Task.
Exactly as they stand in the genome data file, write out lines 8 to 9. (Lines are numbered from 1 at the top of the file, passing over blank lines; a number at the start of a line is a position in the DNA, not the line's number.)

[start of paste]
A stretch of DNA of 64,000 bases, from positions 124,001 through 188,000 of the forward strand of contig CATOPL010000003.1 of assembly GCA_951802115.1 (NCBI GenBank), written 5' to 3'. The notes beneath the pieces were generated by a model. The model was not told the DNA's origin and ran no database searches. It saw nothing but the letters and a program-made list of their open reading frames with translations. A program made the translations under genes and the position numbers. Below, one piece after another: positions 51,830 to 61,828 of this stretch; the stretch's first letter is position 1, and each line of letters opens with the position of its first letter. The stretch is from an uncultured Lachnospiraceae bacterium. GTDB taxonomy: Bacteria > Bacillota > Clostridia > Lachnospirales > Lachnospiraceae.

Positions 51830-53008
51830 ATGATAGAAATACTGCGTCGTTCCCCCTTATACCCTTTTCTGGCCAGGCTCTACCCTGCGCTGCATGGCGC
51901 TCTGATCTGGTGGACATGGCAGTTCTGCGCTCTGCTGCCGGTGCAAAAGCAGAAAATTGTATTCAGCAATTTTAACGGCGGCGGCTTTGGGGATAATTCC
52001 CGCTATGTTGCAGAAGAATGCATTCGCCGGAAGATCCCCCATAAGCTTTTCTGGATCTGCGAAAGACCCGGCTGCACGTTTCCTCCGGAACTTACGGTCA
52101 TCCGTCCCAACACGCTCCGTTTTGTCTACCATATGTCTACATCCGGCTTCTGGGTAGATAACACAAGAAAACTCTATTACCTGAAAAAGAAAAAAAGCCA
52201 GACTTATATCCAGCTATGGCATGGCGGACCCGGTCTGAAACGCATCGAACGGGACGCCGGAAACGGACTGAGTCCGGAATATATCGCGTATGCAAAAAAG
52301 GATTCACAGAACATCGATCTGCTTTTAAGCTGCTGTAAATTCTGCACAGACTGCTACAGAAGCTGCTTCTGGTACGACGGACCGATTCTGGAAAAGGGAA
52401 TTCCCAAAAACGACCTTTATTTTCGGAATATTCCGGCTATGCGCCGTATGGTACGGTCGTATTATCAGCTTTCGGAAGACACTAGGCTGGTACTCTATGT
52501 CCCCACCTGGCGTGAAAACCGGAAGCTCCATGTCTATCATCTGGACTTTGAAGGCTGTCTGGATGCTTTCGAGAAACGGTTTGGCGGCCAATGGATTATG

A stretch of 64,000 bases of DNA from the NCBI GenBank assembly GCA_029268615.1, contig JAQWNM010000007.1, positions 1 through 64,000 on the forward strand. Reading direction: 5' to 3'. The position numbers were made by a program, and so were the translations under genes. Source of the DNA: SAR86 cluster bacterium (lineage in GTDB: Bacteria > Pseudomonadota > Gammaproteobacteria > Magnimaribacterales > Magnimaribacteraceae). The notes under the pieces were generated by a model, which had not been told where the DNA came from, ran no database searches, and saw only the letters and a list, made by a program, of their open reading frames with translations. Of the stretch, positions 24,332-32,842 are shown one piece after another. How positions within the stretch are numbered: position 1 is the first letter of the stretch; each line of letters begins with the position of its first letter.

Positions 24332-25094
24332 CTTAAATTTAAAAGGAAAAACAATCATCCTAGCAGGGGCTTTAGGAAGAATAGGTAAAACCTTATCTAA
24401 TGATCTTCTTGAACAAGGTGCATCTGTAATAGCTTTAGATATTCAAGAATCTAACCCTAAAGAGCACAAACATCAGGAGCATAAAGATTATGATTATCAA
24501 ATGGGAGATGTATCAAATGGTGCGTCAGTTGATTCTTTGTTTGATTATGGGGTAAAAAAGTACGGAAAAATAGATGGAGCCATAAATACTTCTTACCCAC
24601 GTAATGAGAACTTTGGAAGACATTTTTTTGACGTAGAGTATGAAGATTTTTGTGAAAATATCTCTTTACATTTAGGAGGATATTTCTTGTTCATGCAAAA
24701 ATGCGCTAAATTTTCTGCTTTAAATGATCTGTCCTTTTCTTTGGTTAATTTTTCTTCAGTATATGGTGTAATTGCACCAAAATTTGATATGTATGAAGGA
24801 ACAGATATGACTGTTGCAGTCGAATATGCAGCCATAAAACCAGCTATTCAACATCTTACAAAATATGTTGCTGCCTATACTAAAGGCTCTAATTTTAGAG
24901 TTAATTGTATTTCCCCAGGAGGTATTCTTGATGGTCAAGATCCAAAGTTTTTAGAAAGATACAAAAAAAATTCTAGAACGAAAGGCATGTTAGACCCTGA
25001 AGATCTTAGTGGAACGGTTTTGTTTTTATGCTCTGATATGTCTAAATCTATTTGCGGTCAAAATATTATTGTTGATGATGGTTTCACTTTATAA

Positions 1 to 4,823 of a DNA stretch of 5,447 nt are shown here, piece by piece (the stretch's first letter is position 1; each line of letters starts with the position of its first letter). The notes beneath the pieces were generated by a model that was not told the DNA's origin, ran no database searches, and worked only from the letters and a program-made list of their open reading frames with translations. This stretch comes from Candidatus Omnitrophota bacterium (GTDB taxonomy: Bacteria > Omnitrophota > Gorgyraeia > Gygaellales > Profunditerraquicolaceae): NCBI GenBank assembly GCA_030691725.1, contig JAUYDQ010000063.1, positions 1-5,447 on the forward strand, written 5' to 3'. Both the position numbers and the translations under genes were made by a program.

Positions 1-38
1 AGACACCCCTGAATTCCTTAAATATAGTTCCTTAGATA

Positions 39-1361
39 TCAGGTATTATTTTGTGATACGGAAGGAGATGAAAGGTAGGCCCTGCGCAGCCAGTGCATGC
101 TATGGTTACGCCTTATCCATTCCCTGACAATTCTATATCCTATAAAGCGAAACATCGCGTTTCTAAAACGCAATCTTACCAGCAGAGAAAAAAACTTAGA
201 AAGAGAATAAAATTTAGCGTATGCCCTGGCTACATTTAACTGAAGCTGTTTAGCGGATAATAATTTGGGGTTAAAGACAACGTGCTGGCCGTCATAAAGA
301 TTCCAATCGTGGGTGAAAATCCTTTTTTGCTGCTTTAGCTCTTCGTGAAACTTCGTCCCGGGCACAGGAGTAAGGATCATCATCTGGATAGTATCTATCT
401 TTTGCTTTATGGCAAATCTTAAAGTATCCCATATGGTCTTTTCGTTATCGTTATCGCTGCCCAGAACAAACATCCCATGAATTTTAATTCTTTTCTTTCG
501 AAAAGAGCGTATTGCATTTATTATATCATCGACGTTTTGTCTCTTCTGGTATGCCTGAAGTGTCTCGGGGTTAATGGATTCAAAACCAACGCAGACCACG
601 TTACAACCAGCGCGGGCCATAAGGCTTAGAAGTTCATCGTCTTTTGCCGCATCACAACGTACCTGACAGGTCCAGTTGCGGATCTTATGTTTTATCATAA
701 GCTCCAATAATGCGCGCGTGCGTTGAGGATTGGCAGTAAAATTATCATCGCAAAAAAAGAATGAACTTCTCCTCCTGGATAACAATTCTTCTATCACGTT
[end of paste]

52301 GATTCACAGAACATCGATCTGCTTTTAAGCTGCTGTAAATTCTGCACAGACTGCTACAGAAGCTGCTTCTGGTACGACGGACCGATTCTGGAAAAGGGAA
52401 TTCCCAAAAACGACCTTTATTTTCGGAATATTCCGGCTATGCGCCGTATGGTACGGTCGTATTATCAGCTTTCGGAAGACACTAGGCTGGTACTCTATGT